March 4, 2009
ArcelorMittal CEO Lakshmi Mittal Sees Hope For Steel Orders Despite Gloomy Numbers

Steel production probably will fall as far as it's going to by the end of March, the head of ArcelorMittal believes.

If so, orders could begin to increase later this year at ArcelorMittal Cleveland and plants worldwide. Since September, the industry has suffered the most rapid downturn in demand anyone can remember.

"We think we will reach the bottom of the cycle in first quarter 2009," Lakshmi Mittal, ArcelorMittal's chairman and chief executive officer, told investors in a Webcast following the recent release of the Luxembourg-based company's fourth-quarter 2008 earnings report.
Part of his message was grim. The world's largest steel company lost $2.6 billion last fall as demand collapsed.

Production also remains dramatically below what it was a year ago, but Mittal said he thinks steel making could begin a slow ascent before midyear.

Meanwhile, steel prices have fallen.

Industry newsletter Steel Market Intelligence reported Thursday that February's "average market basket" of steel fell 6.9 percent from the January price and 28.1 percent from September's all-time record.
ArcelorMittal, which now has 1,240 workers at its Cleveland plant, has laid off 450 of the union workers and said last week that it would reassign a third of the 300 salaried workers to other company installations.

Both company and union officials also gave strong hints that more members of the United Steelworkers Local 979 would get temporary-layoff notices in the coming weeks.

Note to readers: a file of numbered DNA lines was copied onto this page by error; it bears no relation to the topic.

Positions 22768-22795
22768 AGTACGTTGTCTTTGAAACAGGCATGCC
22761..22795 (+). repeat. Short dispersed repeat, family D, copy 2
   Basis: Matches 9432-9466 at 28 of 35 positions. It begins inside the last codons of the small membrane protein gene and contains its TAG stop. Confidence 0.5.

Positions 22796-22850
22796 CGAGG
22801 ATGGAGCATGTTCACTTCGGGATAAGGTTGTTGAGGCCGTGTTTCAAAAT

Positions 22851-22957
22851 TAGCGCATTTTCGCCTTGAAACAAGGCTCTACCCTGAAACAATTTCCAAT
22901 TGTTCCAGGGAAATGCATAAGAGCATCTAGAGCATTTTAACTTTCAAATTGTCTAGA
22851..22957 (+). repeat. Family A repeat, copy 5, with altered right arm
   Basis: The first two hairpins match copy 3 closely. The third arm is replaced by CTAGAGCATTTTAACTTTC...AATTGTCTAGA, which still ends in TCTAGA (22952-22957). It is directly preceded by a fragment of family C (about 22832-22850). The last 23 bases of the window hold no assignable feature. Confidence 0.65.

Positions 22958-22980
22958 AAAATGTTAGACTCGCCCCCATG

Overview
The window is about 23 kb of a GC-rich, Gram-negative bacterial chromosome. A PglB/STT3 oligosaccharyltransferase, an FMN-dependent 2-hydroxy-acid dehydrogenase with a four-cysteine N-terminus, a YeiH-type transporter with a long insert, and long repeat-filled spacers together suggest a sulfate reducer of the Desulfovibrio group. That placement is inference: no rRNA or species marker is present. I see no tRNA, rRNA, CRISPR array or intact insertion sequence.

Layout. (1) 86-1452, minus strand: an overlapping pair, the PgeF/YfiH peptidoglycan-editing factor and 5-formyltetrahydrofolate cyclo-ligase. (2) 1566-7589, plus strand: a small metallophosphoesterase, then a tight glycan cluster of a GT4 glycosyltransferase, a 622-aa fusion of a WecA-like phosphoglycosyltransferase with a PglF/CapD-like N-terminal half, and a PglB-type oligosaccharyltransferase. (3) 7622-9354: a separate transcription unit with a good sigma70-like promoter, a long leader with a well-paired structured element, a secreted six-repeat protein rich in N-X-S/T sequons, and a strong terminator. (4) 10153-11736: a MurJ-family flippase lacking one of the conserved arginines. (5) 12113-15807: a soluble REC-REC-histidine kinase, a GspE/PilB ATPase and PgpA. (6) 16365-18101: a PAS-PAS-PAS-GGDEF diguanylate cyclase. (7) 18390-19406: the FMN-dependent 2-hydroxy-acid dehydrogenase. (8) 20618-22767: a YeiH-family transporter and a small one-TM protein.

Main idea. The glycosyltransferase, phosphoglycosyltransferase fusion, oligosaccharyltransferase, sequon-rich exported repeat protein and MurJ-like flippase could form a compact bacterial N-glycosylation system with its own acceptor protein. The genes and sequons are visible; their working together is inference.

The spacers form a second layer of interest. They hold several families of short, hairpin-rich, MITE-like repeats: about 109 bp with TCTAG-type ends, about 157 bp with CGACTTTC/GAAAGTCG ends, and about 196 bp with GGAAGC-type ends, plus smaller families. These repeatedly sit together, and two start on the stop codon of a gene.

ArcelorMittal executives, from Mittal to Terry Fedor, the Cleveland plant manager, agree that this year's first quarter will be the steel industry's bleakest period in years. But they also indicated some reason for hope.
The company's 2008 annual report, released this week, does not specifically project that optimism, but it does detail some of the steps the company is taking to confront the current huge decline in steel production:

It is launching cost-reduction and productivity-improvement measures aimed at saving $5 billion over five years.
It has cut steel production by as much as 45 percent globally.
It is trying to reduce the huge inventory it has built up since September, during the months of minimal orders.

It is trying to cut its debt by $10 billion by the end of 2009.

In addition, ArcelorMittal has halted its aggressive growth strategy of buying many smaller competitors. Last year, ArcelorMittal produced 103 million tons of crude steel - about 11 percent less than in 2007 but still 10 percent of the world's total - and reported revenue of $124.9 billion.

"It's a very cyclical business, steel making, and we are well positioned to move our production up as soon as demand begins to grow," Fedor said in an interview last week.

He would not venture a firm prediction of when that will be. But he did say, "That could be in the second half of the year."

He, like others at ArcelorMittal, is waiting for that increase in orders his boss says eventually will materialize.

Source: Cleveland Plain Dealer, February 27, 2009

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Brought to you by the Steel Framing Alliance (SFA) on the first Wednesday of each month, Framework Online arms you with the latest news and commentary on the steel framing and construction industries. In addition to industry headlines, trends and project profiles, Framework Online provides information and ideas that will better enable members to increase their participation in the residential and commercial construction markets.